Renaissance 2013: The iOS App Maker’s Conference

Posted by on January 28, 2013 in Event, Programming | 0 comments

Renaissance 2013: The iOS App Maker’s Conference

Last week I had the pleasure of attending version 1.0 of a new kind of iOS developer’s conference, Renaissance: The Art and Science of Apps. Billed as “the iOS app maker’s conference,” it spanned three days from Monday to Wednesday at the University of California, San Francisco. What made Renaissance so special is that it combined engineering (of course) with artistry and the business of being an app maker.

Author Ken Segall covered simplicity in design.

We knew this was going to be different when at the very start several application authors one by one went up on, stage giving a brief history of their work. They all ended with stating their name and said “I make apps.”

Tim Burkes, the energetic force behind the Silicon Valley iOS Developer’s Meetup, spearheaded this effort and made it a fun and memorable time. The opening keynote called “Dare It” was given by Brenda Chapman, who directed and wrote Pixar’s Brave. Not bad company to keep. Tuesday’s keynote, Focus It, was Ken Segall who authored Insanely Simple, which chronicles Apple’s simplicity-or-else approach to design. (a book I had just finished, and I highly recommend it). “Do It” was the theme of the final keynote delivered by Tim Berry, cofounder of Borland. Berry covered writing and presenting the all important business plan for new startups.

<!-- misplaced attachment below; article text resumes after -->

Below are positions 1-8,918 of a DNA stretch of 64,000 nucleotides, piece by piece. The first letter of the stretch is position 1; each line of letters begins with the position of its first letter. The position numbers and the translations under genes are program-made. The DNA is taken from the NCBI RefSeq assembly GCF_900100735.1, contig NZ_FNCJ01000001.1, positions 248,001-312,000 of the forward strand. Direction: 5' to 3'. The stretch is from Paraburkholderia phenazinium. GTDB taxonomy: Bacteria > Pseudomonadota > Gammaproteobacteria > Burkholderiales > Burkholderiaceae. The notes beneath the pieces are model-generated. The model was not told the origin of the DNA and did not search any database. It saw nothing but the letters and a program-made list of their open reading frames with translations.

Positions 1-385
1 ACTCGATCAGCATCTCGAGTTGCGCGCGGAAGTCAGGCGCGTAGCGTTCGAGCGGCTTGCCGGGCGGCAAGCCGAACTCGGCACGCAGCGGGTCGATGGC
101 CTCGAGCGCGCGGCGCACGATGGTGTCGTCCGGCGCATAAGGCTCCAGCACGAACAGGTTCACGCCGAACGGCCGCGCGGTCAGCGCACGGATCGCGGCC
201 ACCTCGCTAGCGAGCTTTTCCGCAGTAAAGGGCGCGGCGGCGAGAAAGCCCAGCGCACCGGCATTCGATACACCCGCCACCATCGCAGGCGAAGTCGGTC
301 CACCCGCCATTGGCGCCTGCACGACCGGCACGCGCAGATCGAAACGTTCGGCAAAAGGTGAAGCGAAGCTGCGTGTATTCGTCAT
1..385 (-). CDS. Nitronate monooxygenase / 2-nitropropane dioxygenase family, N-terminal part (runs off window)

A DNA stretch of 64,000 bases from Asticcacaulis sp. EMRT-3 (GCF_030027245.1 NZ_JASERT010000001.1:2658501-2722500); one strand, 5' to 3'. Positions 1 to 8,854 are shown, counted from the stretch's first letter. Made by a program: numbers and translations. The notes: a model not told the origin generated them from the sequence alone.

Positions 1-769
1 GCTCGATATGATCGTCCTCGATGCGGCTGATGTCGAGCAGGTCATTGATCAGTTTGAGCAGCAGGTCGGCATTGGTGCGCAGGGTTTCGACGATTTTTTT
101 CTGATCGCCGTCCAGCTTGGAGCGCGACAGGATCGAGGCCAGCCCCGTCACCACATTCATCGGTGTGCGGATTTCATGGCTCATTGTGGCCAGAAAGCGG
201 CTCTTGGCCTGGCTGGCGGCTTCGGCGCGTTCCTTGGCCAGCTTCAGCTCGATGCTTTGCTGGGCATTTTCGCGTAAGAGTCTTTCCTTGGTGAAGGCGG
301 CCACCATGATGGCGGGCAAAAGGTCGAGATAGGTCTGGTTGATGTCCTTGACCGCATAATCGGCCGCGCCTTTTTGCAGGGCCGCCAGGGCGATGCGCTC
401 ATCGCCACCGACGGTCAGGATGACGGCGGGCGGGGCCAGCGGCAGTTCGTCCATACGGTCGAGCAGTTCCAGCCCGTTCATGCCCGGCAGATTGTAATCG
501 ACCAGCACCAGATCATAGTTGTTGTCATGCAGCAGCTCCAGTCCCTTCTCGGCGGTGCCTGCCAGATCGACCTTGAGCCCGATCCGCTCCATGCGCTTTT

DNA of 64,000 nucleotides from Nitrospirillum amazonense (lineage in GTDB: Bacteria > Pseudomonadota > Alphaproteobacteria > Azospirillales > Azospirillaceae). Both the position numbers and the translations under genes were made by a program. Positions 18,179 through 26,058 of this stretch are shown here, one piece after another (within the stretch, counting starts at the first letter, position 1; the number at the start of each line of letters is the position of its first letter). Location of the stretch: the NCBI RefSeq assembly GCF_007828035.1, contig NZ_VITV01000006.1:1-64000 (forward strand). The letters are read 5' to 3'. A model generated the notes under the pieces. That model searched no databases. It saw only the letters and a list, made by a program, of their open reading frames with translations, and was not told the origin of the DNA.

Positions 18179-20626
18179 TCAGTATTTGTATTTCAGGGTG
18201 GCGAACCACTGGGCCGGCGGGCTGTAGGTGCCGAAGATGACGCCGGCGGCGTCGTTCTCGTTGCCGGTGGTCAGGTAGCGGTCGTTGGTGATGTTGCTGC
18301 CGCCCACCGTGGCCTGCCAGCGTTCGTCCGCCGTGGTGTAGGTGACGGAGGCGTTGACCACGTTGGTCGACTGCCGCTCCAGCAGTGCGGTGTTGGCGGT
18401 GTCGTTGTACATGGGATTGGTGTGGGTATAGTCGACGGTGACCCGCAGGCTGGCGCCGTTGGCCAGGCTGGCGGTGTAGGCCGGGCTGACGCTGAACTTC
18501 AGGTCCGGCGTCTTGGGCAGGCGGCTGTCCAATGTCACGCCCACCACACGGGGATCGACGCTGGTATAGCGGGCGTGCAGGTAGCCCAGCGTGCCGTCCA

It seemed like every MacBook was an MBP 15" with Retina

In-between these speakers were panels on localization and running a software contracting business. The latter included the CEOs of Bottle Rocket and Black Pixel. On the technical side of things were talks on topics such as the new Bluetooth LE (Low Energy) standard for very low power short range Bluetooth devices, and third party APIs. The artistic itch was scratched with sessions on beautiful use of fonts and animation and sound.

Tim opted to have just a single track so all participants were on the same page for the entire time. This managed to keep the feeling of Renaissance intimate and friendly.

One couldn’t avoid the Microsoft booth as they were soliciting for developers to consider programming apps for Windows 8. I suggested that they were like Mormons going to a Baptist church to gain converts. Nice bunch of people there plus they had extra munchies when the normal cache was put away.

Many hope that there will be a Renaissance 2. If there is, don’t hesitate to sign up.